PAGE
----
Over time, a software system's architecture eventually deviates from the original designer's intent and degrades through unplanned introduction of changes that invalidate original design decisions. Architectural degradation increases the cost of making new modifications and decreases a system?s reliability, until engineers are no longer able to effectively evolve the system. At that point, the system's actual architecture may have to be recovered from the implementation artifacts, but this is a time-consuming and error-prone process, and leaves critical issues unresolved: the problems caused by architectural degradation will likely be obfuscated by the system?s many elements and their interrelationships, thus risking further degradation.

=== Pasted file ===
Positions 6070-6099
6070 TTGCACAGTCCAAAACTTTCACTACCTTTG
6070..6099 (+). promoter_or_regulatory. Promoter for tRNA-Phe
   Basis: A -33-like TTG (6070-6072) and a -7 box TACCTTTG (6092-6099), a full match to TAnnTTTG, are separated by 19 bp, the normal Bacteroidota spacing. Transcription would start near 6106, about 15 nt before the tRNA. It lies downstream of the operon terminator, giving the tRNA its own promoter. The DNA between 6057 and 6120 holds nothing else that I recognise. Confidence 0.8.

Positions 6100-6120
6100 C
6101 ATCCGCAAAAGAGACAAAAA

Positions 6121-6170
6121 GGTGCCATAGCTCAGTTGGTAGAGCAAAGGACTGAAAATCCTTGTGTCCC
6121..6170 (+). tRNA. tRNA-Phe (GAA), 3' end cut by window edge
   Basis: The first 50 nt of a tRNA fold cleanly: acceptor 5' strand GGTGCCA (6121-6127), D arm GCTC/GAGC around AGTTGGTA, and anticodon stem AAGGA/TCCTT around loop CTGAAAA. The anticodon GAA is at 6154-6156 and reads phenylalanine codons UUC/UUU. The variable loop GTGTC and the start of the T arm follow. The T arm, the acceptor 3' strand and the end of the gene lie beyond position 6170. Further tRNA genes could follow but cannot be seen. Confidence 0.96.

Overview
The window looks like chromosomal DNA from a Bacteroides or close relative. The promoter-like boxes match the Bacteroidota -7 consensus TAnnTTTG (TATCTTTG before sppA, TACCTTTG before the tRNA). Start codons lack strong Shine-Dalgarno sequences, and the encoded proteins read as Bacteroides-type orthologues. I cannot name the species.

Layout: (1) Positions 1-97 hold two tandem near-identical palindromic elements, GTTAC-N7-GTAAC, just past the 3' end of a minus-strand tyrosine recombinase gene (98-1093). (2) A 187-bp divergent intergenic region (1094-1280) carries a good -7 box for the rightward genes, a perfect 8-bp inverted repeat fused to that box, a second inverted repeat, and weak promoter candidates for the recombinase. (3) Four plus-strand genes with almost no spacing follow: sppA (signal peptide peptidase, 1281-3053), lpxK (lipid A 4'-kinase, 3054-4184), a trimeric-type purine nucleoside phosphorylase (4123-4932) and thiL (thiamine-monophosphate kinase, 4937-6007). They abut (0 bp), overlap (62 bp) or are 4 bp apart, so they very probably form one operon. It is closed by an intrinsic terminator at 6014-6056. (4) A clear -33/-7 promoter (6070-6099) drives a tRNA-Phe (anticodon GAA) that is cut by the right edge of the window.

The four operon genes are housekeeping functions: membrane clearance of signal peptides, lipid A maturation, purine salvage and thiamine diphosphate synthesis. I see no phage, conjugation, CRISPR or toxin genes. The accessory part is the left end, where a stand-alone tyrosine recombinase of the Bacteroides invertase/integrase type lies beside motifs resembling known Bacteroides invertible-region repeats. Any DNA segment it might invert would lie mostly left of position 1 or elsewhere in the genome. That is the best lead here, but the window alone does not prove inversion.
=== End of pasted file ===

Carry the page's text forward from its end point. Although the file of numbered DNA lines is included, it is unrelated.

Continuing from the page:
This collaborative project aims at pinpointing locations in a software system's architecture that reflect architectural degradation. The proposed research comprises four integrated research tasks: (1) Develop a catalog of commonly occurring symptoms of degradation. (2) Develop an architecture recovery technique that automatically extracts both a system's major building blocks and the concerns that influence, drive, and interact with these building blocks. (3) Devise a technique for formally capturing the recovered architectural design decisions, their involving concerns, and the identified causes of degradation. (4) Devise a suite of techniques that leverage the catalog to automatically identify system-specific instances of degradation. As a result, this project will have a potential for broad impact by providing a rigorous, scientific basis for software engineers to streamline the currently prohibitively expensive and error-prone system maintenance and evolution tasks.